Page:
Farmer went to jail for "disturbing the peace" in Plaquemine, and was behind bars on Aug. 28, 1963, the day that Dr. King delivered his "I Have a Dream" speech as the climax of the March on Washington. Farmer sent his own speech to the March on Washington, which was read by Floyd McKissick, an aide in CORE. "We will not stop," Farmer wrote, "until the dogs stop biting us in the South and the rats stop biting us in the North." 

At one point, a friendly F.B.I. agent told Farmer that an informant had infiltrated the Ku Klux Klan in Louisiana, and had reported that the Klan had voted to kill Farmer the next time he set foot in Bogalusa. "Tell me," Farmer said to the agent, "were there any dissenting votes?" 

Farmer was a disciple of Mohandas Gandhi, and it was Gandhi's strategy of nonviolent direct action that was to become Farmer's weapon against discrimination. A fierce integrationist, he enlisted both whites and blacks as CORE volunteers. 

Some white liberals who generally approved of what Farmer was doing frequently advised him to be more patient with a recalcitrant society dominated by whites. They thought that the doctrine of nonviolence was radical in its use of picketing and sit-ins. Some thought it engendered bellicose responses from whites that did nothing to further amicable race relations. 

On one tense occasion in the early 1960's, after a particularly vicious spate of violence, Attorney General Robert F. Kennedy suggested that Farmer's followers postpone some of their "freedom rides" -- designed to desegregate the interstate bus system in the South -- so that everyone could "cool off." Farmer refused, saying, "We have been cooling off for 350 years."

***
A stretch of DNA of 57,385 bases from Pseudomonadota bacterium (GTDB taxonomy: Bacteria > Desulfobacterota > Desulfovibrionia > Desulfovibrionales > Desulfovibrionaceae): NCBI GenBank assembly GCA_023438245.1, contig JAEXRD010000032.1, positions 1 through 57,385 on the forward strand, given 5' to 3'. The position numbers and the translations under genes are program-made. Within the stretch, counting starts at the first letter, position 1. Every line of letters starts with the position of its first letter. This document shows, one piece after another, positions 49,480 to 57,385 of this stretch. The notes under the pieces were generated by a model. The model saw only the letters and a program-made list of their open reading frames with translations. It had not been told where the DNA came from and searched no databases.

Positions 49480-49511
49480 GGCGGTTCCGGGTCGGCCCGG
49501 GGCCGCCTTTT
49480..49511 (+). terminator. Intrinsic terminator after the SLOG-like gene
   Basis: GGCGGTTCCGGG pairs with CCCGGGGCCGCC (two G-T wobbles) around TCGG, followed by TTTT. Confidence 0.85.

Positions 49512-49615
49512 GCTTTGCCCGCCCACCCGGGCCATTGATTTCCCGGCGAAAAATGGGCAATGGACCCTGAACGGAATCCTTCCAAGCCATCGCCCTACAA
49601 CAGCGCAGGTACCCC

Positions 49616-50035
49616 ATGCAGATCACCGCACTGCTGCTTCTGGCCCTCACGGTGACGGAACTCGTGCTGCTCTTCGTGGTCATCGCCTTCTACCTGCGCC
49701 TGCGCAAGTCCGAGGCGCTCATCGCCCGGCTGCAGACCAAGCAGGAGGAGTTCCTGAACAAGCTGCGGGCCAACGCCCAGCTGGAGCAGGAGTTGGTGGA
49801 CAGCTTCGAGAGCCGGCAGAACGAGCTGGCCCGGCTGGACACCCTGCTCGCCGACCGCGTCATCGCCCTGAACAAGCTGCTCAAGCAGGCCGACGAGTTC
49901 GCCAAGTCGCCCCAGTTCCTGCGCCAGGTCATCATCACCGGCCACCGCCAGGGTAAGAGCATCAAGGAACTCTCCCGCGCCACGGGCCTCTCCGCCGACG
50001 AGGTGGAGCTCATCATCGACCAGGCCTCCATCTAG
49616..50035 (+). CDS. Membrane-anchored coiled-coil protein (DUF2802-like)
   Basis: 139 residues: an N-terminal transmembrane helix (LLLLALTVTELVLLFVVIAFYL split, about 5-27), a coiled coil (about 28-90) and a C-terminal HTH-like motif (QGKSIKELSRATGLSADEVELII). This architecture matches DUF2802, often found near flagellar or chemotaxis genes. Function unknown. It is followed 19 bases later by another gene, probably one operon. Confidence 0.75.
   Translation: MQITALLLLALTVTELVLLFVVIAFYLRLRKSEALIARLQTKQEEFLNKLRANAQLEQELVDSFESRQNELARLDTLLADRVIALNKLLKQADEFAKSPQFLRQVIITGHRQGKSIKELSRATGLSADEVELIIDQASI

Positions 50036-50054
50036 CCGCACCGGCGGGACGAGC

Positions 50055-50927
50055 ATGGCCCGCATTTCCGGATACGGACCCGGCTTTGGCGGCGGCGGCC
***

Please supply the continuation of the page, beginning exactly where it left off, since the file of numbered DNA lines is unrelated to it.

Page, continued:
As the turbulent decade of the 1960's unfolded, some blacks who despaired that they would ever have an amicable relationship with the white majority and regarded nonviolence as more of a weakness than a  strength, on occasion would ask Farmer, "When are you going to fight back?" Farmer would always reply, "We are fighting back, we're only using new weapons." 

"I lived in two worlds," Farmer said late in life, recalling his role in the movement. "One was the volatile and explosive one of the new black Jacobins and the other was the sophisticated and genteel one of the white and black liberal establishment. As a bridge, I was called on by each side for help in contacting the other."